Arquivo da tag: Hyoid Excursion

Kinematic Effects of Hyolaryngeal Electrical Stimulation Therapy on Hyoid Excursion and Laryngeal Elevation

Nam HS, Beom J, Oh BM, Han TR.

Dysphagia. 2013 Apr 20.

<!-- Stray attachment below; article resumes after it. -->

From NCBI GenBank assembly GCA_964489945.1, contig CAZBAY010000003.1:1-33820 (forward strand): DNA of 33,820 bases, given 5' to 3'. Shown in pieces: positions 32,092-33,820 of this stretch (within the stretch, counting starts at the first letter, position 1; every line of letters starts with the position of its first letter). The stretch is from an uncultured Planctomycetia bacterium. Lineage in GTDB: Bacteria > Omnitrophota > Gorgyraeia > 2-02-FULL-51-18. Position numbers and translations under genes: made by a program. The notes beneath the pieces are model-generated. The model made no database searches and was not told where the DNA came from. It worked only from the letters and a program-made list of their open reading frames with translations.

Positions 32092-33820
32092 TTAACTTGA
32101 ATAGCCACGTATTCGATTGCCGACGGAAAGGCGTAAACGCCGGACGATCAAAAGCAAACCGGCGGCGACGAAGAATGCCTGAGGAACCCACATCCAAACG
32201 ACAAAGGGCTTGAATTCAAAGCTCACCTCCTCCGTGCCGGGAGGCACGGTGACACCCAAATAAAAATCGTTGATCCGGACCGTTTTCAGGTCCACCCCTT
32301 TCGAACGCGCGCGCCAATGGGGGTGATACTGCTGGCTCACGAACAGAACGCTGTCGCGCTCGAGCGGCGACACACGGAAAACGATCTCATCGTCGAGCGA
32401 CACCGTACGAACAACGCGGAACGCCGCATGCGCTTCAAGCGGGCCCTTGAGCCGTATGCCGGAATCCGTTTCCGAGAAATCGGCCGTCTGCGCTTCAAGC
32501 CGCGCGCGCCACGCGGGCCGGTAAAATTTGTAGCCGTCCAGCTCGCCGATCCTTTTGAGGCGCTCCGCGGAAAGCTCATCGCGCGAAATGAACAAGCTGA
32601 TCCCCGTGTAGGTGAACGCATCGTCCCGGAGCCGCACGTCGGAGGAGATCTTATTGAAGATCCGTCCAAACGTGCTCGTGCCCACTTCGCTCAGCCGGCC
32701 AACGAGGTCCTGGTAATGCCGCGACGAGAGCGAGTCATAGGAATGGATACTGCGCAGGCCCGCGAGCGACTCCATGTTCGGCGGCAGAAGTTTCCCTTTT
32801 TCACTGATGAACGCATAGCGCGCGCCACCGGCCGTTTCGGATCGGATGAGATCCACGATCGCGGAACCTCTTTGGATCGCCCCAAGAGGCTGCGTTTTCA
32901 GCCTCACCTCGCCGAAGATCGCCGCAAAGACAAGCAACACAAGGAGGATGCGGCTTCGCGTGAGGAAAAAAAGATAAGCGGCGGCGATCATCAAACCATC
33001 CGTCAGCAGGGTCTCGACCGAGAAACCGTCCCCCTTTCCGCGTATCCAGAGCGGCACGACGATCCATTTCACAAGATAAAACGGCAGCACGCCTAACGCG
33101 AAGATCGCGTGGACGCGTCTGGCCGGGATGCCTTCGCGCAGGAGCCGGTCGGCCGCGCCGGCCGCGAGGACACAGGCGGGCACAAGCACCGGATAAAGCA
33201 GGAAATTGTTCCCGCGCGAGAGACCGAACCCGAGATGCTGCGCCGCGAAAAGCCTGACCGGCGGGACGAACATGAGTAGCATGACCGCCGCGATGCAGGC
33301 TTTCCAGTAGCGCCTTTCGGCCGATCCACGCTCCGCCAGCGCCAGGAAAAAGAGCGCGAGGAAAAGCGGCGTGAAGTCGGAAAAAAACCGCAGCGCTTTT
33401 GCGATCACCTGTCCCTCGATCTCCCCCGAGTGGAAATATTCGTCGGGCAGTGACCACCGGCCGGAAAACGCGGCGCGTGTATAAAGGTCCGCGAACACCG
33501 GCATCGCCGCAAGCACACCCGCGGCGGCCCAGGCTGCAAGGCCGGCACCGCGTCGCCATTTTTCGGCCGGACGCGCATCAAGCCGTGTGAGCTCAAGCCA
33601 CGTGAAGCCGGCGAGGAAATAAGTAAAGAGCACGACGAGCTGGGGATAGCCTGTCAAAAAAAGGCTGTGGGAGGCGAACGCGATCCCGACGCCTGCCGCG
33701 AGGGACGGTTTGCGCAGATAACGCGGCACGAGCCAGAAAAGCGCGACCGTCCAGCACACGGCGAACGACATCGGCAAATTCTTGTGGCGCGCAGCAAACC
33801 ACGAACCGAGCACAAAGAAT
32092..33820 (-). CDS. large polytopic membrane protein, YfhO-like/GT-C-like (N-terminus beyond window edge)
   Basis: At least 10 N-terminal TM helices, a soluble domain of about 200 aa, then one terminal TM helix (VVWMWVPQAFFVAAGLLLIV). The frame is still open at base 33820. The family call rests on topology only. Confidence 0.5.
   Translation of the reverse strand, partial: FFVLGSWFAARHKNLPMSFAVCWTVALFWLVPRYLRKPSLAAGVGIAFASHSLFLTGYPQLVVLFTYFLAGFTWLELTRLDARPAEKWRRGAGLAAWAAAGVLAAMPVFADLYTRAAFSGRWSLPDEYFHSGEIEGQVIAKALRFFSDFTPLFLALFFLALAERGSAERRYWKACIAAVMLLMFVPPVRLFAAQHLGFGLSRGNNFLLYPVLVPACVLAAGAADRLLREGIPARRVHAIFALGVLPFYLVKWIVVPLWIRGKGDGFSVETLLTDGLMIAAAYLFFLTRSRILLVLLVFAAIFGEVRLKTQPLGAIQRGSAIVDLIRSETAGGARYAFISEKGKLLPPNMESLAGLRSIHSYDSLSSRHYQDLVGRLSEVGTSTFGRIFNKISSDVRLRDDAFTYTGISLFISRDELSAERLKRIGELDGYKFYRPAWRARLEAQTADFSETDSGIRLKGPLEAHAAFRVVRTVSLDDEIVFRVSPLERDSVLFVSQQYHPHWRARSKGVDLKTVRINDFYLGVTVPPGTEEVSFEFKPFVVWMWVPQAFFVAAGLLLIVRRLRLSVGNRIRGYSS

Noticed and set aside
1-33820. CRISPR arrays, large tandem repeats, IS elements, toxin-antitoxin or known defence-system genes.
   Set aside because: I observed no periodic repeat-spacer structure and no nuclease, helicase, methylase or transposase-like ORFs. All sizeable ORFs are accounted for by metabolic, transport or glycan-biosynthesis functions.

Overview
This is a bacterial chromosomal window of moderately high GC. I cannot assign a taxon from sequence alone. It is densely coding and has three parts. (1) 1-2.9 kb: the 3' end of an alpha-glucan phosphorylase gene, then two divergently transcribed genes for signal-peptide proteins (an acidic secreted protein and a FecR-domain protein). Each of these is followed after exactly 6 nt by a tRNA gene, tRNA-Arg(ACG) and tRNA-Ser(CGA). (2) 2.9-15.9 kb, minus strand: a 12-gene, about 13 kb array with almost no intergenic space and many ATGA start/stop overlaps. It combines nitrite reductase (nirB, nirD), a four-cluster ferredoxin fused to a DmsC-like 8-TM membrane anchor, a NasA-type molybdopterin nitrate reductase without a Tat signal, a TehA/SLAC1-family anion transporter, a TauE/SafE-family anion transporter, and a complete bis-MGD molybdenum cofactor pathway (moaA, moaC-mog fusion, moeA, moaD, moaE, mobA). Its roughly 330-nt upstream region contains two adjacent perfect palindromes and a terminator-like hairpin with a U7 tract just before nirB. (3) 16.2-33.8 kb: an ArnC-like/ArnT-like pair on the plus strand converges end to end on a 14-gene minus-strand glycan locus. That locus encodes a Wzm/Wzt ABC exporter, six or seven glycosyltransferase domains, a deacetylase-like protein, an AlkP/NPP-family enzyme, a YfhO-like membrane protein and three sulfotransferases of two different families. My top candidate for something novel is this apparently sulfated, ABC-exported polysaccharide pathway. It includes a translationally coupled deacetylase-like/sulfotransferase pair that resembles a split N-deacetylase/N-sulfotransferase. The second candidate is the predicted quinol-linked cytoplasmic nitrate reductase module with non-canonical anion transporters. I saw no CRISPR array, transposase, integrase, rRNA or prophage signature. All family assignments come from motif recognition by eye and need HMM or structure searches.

The purpose of this study was to assess the effect of repeated sessions of electrical stimulation therapy (EST) on the neck muscles with respect to the stimulation site by using quantitative kinematic analysis of videofluoroscopic swallowing studies (VFSS) in dysphagia patients with acquired brain injury. We analyzed 50 patients in a tertiary hospital who were randomly assigned into two different treatment groups. One group received EST on the suprahyoid muscle only (SM), and the other group received stimulation with one pair of electrodes on the suprahyoid muscle and the other pair on the infrahyoid muscle (SI). All patients received 10–15 sessions of EST over 2–3 weeks. The VFSS was carried out before and after the treatment. Temporal and spatial parameters of the hyoid excursion and laryngeal elevation during swallowing were analyzed by two-dimensional motion analysis. The SM group (n = 25) revealed a significant increase in maximal anterior hyoid excursion distance (mean ± SEM = 1.56 ± 0.52 mm, p = 0.008) and velocity (8.76 ± 3.42 mm/s, p = 0.017), but there was no significant increase laryngeal elevation. The SI group (n = 25), however, showed a significant increase in maximal superior excursion distance (2.09 ± 0.78 mm, p = 0.013) and maximal absolute excursion distance (2.20 ± 0.82 mm, p = 0.013) of laryngeal elevation, but no significant increase in hyoid excursion. There were no significant differences between the two groups with respect to changes in maximal anterior hyoid excursion distance (p = 0.130) and velocity (p = 0.254), and maximal distance of superior laryngeal elevation (p = 0.525). EST on the suprahyoid muscle induced an increase in anterior hyoid excursion, and infrahyoid stimulation caused an increase in superior laryngeal elevation. Hyolaryngeal structural movements were increased in different aspects according to the stimulation sites. Targeted electrical stimulation based on pathophysiology is necessary.